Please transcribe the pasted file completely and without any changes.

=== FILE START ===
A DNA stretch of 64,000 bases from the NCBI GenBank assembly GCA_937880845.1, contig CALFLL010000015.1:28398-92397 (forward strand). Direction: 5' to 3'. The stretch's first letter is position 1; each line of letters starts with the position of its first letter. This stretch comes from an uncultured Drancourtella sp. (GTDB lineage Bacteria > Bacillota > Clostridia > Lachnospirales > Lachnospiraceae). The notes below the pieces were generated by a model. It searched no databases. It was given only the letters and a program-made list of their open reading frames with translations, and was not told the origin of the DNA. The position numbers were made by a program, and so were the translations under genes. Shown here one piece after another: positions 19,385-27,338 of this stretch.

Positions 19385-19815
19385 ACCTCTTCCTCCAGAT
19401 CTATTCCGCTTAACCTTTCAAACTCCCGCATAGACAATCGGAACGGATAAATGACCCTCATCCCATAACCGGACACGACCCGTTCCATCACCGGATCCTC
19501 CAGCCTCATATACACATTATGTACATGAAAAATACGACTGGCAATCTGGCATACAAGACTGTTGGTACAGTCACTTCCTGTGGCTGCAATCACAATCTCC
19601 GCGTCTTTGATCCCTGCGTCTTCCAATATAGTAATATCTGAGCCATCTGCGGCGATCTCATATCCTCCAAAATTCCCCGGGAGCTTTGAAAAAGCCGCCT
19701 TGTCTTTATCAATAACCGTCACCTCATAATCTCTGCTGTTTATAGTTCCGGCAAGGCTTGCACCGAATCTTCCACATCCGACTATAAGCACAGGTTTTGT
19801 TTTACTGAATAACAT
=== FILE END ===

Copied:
A DNA stretch of 64,000 bases from the NCBI GenBank assembly GCA_937880845.1, contig CALFLL010000015.1:28398-92397 (forward strand). Direction: 5' to 3'. The stretch's first letter is position 1; each line of letters starts with the position of its first letter. This stretch comes from an uncultured Drancourtella sp. (GTDB lineage Bacteria > Bacillota > Clostridia > Lachnospirales > Lachnospiraceae). The notes below the pieces were generated by a model. It searched no databases. It was given only the letters and a program-made list of their open reading frames with translations, and was not told the origin of the DNA. The position numbers were made by a program, and so were the translations under genes. Shown here one piece after another: positions 19,385-27,338 of this stretch.

Positions 19385-19815
19385 ACCTCTTCCTCCAGAT
19401 CTATTCCGCTTAACCTTTCAAACTCCCGCATAGACAATCGGAACGGATAAATGACCCTCATCCCATAACCGGACACGACCCGTTCCATCACCGGATCCTC
19501 CAGCCTCATATACACATTATGTACATGAAAAATACGACTGGCAATCTGGCATACAAGACTGTTGGTACAGTCACTTCCTGTGGCTGCAATCACAATCTCC
19601 GCGTCTTTGATCCCTGCGTCTTCCAATATAGTAATATCTGAGCCATCTGCGGCGATCTCATATCCTCCAAAATTCCCCGGGAGCTTTGAAAAAGCCGCCT
19701 TGTCTTTATCAATAACCGTCACCTCATAATCTCTGCTGTTTATAGTTCCGGCAAGGCTTGCACCGAATCTTCCACATCCGACTATAAGCACAGGTTTTGT
19801 TTTACTGAATAACAT